Private shows overshadowing CDC events?
Editorial
July 14, 2023
Private shows overshadowing CDC events?

Vincymas 2023 is now a mere memory, and from all appearances the festival seems to have gone satisfactorily, although there will be the usual post-festival arguments about what could have been done differently or better.

A popular sentiment that has come out of the staging of Vincymas 2023 is that private parties are becoming increasingly popular, overshadowing events hosted by the Carnival Development Corporation (CDC). Most of these parties were sold out events, while shows of the CDC, usually held at the Victoria Park, were not very well patronised.

Even shows like Fantastic Friday (calypso semi finals) and the Soca Monarch, which traditionally drew large crowds have been falling off in attendance.

Most of the discussion centres around what it would take to make the CDC shows the financial success the private events appear to be, and could the private events succeed without the CDC creating the enabling environment.

But can a comparison be fairly made between the private events and the shows organised by the CDC? The former are mostly all inclusive parties with all that entails, while the latter are competitions, with the attendees making up a largely passive audience.

Private parties also have a flexibility the CDC shows do not. They have flexibility in terms of venue selection, entertainment choices, and thematic elements which attracts individuals seeking novel and immersive carnival experiences.

The private parties also benefit from strategic marketing and networking. Influential personalities or brands often endorse these private gatherings, amplifying their reach and desirability. The resulting buzz and social media presence enhance their reputation and appeal.

In the age of social media, the party goers between the ages of 20 and 50 will tell anyone who cares to listen that they are all about “experiences” and unlike their parents, are not prepared to be spectators in the game of life.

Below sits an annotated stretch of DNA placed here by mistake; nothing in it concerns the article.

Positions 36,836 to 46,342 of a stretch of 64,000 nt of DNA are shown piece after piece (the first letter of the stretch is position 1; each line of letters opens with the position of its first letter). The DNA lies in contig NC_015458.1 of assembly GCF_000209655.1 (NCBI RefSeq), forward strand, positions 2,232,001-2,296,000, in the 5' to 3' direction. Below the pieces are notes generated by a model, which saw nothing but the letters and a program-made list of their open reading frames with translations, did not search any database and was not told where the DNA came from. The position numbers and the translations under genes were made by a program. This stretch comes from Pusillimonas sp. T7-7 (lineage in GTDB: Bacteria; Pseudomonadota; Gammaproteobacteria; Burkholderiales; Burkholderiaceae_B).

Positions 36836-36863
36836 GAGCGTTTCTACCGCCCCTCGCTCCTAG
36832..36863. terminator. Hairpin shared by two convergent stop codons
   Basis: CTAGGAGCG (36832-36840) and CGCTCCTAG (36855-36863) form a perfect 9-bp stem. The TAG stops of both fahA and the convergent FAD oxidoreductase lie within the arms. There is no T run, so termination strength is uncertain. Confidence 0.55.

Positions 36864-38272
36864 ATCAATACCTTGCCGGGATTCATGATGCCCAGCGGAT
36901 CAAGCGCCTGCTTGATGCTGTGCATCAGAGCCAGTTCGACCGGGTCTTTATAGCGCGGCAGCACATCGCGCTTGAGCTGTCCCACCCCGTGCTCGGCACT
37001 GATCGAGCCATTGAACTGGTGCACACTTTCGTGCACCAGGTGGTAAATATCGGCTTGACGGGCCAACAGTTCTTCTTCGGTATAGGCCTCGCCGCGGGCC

Attending a show where all they would be required to do is sit, look, listen and clap, goes against their very philosophy of life. Of all the shows produced by the CDC, the Soca Monarch is the most popular because that it is a fete of sorts in which attendees get fully involved in the performances of their favourite artistes.

The same young people who refuse to fill the stands for the traditional shows are however participating in record numbers at Mardi Gras, spending thousands of dollars on feathered and beaded costumes to cross the stage at an empty Victoria Park.

The CDC shows are often perceived as lacking innovation, creativity, and the immersive experiences offered by private parties. Consequently, potential attendees opt for more enticing alternatives.

The participatory element is missing.

Moreover, CDC shows have been burdened by limited resources and funding.

What therefore can be done to make the competitive shows more participatory and enjoyable for the audiences?

Innovation and fresh approaches to event planning should be encouraged. Organisers could take a page from the book of the hosts of the private parties and consider introducing thematic, interactive elements and immersive experiences that might just captivate attendees.

Could the audiences be allowed to use their mobile phones to have a say in who is determined the ultimate winner of a competition? Such a scheme may bring more supporters of the various competitors to the Park if possession of a ticket number is a requirement in order to vote.

The CDC could also explore the possibility of leveraging the success of private parties by collaborating with event organizers, sponsors, and influencers. By forging strategic partnerships, CDC shows could benefit from enhanced marketing, increased funding, and access to a broader network of potential attendees.

The private parties and the shows of the CDC are both essential components of Vincymas. It benefits neither to play one off against the other. Rather, through collaboration and partnerships, some of the shine of the private shows could rub off on the CDC shows, increasing the appeal of the competitive shows.